The Wolf of Wall Street

There is nothing like the thrill of seeing a new Martin Scorsese film. Re-teaming with his new muse Leonardo Dicaprio making it their fifth film together, based on the memoir of Jordan Belfort The Wolf of Wall Street is about, a stock broker convicted of fraud crimes due to stock market manipulation, tells the tale of a man discovering sin on all leaves and loving every minute of it. It has got some heat of recent from being unsympathetic to the victims of Belfort’s antics while relishing in his dirty deeds, however this is Scorsese jumps straight in to Belford’s shoes and so doesn’t reflect that because Belford doesn’t himself. This is also why it seems to feel intoxicated by all the sex and drugs and the lifestyle onscreen but yet still mentions the humour making Wolf of Wall Street a dark satire. Marty is on full Goodfellas mood that feels both nostalgic and fresh all at once with an energy that is kinetic.

Packed full to the brim with great performance most of all the central one from Dicaprio going full throttle, firing on all cylinders keeping the momentum going from the extremely long running time. Embracing the chaos he is the heart and soul of the film whether you like that heart or not. Jonah Hill is plays Belford’s right hand man Donnie who with his huge white teeth is gloriously loathsome. Arguably more out of control than man who he looks up to, hanging on his coat tails, he reminded me with is curly hair and repulsive attitude of Sean Penn from Carlitos Way. Kyle Chandler is great as the FBI agent who desperately wants to take him down and Margot Robbie as his trophy wife is perfectly solid in the role but is given very little to do, which is kind of ironic as that is all she is to Belford anyway. Matthew McConaughey nearly steals the film with his one scene towards the beginning. Essentially seducing the main character and showing him the ropes of how to a corporate thieves. It’s a stand out scene that sums up most of the film within the first ten minutes of a three-hour film and that lays the problem with The Wolf of Wall Street. IT’S TOO DAMN LONG. Sorry for stating the obvious and for typing it in block capitals but it’s what lets down an otherwise excellent film.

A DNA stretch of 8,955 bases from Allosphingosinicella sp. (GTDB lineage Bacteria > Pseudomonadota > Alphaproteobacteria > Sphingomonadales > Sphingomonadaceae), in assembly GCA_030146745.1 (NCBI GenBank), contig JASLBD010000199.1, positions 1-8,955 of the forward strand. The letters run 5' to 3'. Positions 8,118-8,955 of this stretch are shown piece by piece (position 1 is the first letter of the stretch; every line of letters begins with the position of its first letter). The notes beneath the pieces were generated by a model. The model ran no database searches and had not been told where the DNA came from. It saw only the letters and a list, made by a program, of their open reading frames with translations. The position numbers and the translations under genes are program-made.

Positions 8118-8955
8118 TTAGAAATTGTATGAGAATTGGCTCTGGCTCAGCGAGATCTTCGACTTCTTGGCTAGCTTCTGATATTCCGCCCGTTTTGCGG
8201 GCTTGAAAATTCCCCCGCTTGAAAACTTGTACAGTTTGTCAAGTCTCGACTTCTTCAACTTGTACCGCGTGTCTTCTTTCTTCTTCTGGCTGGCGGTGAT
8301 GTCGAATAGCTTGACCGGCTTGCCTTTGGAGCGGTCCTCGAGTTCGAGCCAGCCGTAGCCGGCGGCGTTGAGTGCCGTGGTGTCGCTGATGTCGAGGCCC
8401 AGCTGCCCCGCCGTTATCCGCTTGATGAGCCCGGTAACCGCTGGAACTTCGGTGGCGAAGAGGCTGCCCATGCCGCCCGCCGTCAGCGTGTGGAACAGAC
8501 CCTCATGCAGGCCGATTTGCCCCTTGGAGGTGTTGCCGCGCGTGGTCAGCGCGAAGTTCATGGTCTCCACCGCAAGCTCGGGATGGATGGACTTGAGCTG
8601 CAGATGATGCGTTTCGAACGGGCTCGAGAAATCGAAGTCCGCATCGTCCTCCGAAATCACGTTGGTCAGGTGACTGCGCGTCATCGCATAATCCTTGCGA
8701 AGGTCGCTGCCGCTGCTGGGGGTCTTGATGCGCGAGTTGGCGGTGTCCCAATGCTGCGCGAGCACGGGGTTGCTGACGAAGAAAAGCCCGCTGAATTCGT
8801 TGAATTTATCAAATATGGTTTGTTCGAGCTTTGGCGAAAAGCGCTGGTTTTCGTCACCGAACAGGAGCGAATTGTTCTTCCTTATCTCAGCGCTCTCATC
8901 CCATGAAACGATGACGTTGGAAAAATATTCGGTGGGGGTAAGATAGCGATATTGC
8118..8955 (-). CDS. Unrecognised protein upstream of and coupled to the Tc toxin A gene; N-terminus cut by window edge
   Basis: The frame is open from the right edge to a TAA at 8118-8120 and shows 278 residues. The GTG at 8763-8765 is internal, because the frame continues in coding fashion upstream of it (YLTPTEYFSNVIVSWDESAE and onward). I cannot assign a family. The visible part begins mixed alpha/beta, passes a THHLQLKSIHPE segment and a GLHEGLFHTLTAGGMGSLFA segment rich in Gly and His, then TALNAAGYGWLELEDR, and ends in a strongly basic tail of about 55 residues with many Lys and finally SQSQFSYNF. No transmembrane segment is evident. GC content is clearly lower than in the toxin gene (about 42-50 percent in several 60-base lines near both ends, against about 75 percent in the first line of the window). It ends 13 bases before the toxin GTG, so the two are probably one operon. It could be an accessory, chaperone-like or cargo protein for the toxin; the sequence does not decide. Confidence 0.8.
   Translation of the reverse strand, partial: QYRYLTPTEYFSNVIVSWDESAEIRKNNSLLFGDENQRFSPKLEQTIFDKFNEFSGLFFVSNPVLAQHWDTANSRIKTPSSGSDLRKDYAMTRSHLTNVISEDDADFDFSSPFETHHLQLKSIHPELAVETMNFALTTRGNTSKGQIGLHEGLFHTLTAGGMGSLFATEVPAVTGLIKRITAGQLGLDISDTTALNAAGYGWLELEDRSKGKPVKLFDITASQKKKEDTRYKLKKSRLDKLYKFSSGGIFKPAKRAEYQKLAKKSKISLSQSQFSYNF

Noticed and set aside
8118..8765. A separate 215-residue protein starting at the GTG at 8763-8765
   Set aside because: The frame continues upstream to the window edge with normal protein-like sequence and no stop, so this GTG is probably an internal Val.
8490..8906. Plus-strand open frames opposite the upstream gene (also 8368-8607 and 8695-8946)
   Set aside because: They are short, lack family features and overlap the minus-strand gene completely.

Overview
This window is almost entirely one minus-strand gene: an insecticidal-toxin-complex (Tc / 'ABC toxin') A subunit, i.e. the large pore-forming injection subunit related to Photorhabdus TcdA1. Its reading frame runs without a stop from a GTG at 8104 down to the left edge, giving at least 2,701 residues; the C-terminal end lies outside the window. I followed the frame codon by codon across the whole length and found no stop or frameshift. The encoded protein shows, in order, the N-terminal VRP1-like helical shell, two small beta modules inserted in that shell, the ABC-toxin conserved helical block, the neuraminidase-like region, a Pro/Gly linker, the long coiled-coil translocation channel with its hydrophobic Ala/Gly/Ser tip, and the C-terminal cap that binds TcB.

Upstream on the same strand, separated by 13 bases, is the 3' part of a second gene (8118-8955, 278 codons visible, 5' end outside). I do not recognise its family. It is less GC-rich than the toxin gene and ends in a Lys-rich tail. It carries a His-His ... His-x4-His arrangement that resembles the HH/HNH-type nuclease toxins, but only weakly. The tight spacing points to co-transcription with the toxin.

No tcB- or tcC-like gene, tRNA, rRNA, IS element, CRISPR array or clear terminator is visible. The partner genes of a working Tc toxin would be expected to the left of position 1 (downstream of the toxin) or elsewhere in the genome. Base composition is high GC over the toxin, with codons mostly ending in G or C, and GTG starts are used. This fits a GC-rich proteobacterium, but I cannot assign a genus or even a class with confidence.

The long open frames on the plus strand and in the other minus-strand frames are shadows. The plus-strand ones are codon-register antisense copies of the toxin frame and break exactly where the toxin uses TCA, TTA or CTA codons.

It a common problem with films based on a real life person, it tends to have a responsibility to be as truthful as possible with a narrative that isn’t concise and flowing as if it was entirely fictional. Its a unfair criticism I know, but biopics tend to be all about the performances with individual stand out scenes without a well paced narrative. Just a sequence of events and The Wolf of Wall Street, with all its crazy drug fuelled escapades and sex parties, is no exception. It boils down to a fun watch but overstays its welcome by quite some time. Of course there is a lot to go through, but it all gets messy when you’re introduced to the female lead an hour into a film. With lavish weddings, shady deals and Jean Dujardin hiding money in a Swiss bank accounts while running from the law, I was just waiting for it to reach its conclusion and that’s never a good thing..

Django Unchained